Severe Malnutrition Hits South Sudan

1208 Views Kampala, Uganda

In short
The increased rate of Malnutrition is attributed to the high inflation rate that has made purchasing food at household level unbearable.

Seven of the 10 states in South Sudan have reached the malnutrition-rate-emergency threshold of 15 per cent, as a result of the growing food security in the war torn nation.
According to a report by United Nationals Children's Fund (UNICEF), the level of malnutrition arising out of lack of food in South Sudan is worrying as both children in rural and urban settings have been greatly affected.
Christophe Boulierac, the UNICEF spokesperson says that so far this year 120,000 children under five years have been treated for severe malnutrition in the different states, which is close to a 50 per cent increase over the same period in 2015.
In Northern Bahr el Ghazal, the malnutrition rate stands at 33 per cent, while in one of UNICEF's supported Al-Sabbah hospital children's hospital has registered a sharp increase in malnutrition cases of nearly 20%.

The increased rate of malnutrition is attributed to the high inflation rate that has made purchasing food at household level unbearable.
Boulierac also states that since many roads are inaccessible in addition to the ongoing conflict, UNICEF's ability to respond has been limited. He says this has also limited to movement of UNICEF staff to supply food items.
He says that initially, UNICEF had planned to support to 166,000 children this year, but the figure has been revised to 250,000.
UNICEF is currently working with only 52 million dollars instead of the required 154.5 million according to Boulierac. He says this is meant to assist with water and sanitation; child support services; nutrition; health; and education.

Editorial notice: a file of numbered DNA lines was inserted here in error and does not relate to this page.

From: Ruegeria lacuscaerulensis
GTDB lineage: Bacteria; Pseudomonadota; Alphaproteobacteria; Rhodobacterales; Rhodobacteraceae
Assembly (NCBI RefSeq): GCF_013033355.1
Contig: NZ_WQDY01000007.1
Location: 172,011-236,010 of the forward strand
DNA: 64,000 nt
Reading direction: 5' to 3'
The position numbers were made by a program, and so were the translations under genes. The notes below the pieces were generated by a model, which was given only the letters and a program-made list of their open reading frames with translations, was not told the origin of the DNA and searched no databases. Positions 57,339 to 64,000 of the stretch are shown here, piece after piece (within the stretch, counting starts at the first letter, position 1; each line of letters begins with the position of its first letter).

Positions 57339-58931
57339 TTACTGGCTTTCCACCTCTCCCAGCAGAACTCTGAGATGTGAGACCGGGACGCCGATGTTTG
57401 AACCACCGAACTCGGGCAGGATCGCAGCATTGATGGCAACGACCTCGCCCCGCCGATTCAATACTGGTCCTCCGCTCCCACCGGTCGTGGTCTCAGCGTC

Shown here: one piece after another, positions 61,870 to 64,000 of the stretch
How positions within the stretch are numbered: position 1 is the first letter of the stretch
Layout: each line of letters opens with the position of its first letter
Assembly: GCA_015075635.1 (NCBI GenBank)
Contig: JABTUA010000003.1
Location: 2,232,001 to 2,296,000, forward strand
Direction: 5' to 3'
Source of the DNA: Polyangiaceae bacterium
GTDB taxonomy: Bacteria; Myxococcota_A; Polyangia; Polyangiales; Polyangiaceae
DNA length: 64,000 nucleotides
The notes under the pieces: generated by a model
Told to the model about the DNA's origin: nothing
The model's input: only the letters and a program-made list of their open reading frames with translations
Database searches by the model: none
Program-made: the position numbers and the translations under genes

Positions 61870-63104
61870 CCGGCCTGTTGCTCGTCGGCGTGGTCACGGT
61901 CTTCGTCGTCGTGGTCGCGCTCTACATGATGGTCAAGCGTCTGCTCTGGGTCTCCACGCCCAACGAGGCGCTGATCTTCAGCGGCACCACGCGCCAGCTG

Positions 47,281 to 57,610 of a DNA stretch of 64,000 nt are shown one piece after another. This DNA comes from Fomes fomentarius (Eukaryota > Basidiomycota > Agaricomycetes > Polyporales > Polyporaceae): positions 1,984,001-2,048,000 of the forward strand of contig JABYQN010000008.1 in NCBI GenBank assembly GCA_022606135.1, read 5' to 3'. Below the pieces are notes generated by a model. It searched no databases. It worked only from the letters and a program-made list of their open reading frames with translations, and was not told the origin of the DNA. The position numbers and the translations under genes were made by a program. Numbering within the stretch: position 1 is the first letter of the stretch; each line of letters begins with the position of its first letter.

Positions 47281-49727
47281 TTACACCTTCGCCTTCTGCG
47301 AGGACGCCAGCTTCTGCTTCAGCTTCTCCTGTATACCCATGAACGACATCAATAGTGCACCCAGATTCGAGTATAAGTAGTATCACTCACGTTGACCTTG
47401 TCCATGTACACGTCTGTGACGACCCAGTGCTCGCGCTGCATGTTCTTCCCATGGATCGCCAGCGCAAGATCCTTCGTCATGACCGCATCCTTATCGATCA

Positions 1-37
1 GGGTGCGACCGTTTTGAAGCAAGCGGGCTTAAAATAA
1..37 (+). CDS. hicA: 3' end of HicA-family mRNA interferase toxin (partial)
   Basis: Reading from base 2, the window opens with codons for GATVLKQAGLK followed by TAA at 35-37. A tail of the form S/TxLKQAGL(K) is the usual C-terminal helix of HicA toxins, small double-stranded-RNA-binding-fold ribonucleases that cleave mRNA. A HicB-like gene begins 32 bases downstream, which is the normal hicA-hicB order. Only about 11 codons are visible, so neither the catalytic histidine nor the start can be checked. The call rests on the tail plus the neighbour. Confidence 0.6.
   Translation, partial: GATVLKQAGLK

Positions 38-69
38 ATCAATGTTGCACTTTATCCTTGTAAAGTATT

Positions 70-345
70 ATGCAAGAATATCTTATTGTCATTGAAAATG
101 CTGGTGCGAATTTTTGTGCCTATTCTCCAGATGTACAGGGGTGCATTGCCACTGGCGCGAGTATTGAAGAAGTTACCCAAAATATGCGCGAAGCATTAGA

Fighting broke out on July 7th between forces loyal to first Vice president Riek Machar and President Salvar Kiir, as a result 300 people were killed while 1.6 million people were displaced.


About the author

Alex Otto
“Journalism that changes lives is my goal,” Alex Otto has said on more than one occasion. That is his career’s guiding principle. Has been since he was a radio journalist in the northern Ugandan town of Gulu in 2009.

Otto passionately believes his journalism should bring to the fore the voices of the voiceless like the shooting victims of Apaa. Otto tries in his journalism to ask tough questions to those in positions of authority.

Based in the Kampala bureau, Otto is especially interested in covering agriculture, politics, education, human rights, crime, environment and business. He has reported intensively on the post-conflict situation in northern Uganda.

A URN staff member since 2014, Otto previously worked with The Observer Newspaper from 2012 to 2013 and later the Institute for War and Peace Reporting IWPR based in Gulu.

He was the URN Gulu bureau chief 2014-2016.